Jordan Valley Permaculture Project – August 2011 Photo Update
Latifa inspects project development from a unique vantage point
It’s been just over a year since I’ve visited the Jordan Valley Permaculture Project (aka ‘Greening the Desert – the Sequel’) site, and I’m keen to check out progress when I visit next month (September 2011). In the meantime, Geoff, who is in Jordan now to help organise the upcoming Tenth International Permaculture Conference & Convergence (IPC10), has sent through a few pictures I can share today.
As you may or may not be able to imagine, establishing a permaculture agricultural demonstration site on rocks and sand comes with its challenges, particularly when you’re facing 50°C plus (122°F plus) summer temperatures… and no rain. The picture below, showing the view of the neighbourhood from the now comparitively-lush JVPP site makes the point — as the neighbouring land is exactly what the JVPP site looked like just a few years ago.
The site’s life-giving stands of legumes give a clue to how
this site’s biological succession was assured, and the neighbouring moonscape
shows what the site looked like not so long ago.
When I was there last, conditions weren’t yet favourable enough to begin with animals systems yet, as the plant support species were not then tall enough to provide the necessary shade (creature comforts), but now these are underway. The ducks, chickens and rabbits will help hasten development of site fertility through manural nutrients being cycled back into the system. At the moment the animals are at bottom of the site as that’s where all the action has been focussed, but they’ll soon be moved to the top to faciliate the downward flow of nutrients through the site.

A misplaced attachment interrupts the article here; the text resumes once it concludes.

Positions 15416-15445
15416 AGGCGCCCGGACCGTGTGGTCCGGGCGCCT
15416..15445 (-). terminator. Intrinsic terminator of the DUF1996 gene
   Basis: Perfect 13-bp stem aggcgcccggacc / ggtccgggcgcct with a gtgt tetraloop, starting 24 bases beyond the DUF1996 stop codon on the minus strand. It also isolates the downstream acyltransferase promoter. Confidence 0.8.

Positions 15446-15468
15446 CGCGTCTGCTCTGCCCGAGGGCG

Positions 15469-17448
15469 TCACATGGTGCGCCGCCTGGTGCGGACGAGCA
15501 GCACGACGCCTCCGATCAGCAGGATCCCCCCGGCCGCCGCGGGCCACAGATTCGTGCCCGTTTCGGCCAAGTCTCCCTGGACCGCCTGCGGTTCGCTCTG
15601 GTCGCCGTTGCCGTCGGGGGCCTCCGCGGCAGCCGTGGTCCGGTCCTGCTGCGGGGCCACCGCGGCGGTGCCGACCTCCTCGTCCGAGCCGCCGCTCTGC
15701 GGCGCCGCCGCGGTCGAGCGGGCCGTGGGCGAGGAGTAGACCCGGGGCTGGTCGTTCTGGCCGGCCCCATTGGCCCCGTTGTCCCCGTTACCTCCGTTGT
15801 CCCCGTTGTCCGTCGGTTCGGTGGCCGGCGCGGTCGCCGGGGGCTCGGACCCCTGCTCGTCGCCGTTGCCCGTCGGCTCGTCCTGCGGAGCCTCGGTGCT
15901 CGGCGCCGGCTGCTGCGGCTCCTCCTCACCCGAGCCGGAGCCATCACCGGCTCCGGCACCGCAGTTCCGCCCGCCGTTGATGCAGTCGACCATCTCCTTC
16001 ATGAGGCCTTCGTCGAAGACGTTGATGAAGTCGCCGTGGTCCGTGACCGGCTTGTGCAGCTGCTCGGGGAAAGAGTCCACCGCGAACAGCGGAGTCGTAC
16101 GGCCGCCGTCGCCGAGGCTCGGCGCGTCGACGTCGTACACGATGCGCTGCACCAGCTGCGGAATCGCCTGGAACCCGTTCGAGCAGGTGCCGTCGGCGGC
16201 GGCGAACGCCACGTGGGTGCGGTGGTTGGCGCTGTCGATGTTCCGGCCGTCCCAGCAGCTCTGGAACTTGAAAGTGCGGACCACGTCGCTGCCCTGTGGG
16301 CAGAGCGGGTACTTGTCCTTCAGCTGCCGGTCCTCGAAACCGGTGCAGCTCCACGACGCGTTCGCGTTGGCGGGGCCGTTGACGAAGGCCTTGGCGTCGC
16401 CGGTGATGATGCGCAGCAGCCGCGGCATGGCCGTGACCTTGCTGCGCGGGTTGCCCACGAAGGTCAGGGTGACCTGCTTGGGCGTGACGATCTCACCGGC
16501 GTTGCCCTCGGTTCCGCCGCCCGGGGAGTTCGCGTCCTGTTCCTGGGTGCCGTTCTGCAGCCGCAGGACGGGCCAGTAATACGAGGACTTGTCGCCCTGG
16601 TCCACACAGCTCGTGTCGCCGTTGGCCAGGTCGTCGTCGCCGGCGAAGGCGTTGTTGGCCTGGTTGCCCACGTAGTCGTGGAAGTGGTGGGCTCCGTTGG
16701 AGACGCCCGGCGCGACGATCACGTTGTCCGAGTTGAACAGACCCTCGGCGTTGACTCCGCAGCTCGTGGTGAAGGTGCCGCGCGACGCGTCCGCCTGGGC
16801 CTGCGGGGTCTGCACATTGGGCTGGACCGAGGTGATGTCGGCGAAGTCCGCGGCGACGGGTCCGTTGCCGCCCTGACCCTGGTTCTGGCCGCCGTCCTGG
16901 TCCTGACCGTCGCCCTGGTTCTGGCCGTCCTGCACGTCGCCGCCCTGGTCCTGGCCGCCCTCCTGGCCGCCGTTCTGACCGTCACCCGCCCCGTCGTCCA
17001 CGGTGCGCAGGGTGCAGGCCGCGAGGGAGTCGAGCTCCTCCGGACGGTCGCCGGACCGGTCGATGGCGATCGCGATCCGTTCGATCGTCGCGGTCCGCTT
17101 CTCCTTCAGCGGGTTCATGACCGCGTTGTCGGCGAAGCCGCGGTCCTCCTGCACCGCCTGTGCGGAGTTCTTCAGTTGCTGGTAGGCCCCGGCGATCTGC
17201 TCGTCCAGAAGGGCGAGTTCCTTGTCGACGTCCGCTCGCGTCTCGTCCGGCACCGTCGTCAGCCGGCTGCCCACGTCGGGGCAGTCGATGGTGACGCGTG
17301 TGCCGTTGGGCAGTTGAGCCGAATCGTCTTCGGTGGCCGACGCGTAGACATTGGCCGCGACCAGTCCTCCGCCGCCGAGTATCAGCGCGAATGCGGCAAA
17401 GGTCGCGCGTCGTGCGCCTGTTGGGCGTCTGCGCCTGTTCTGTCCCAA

Chickens help prepare mulch by getting rid of unwanted seeds and insects, etc.,
and seeding it with nitrogen-rich fertiliser
Nadia stands next to a date palm that’s just dripping in dates. Date palms
are the long term, productive, shading over story for this system.
Guess where the ducks want to hang out.
The nutrient rich duck water is fertigated onto the site.
The environment is now more attractive for the human element in this system,
as indicated by the shaded seats.
The veggie beds
Diversity breeds stability and resiliency – the JVPP site is moving towards both.
If you want to check out the site first-hand, then be sure to book onto the post-IPC Tours. There’s not a lot of time left to do so, so if you’re interested, don’t dally…. For those who can’t make it, after I’m back from the IPC I’ll post some comparitive shots of the site from two years ago, a year ago, and this year, that’ll give you an idea of how this emerging oasis is progressing.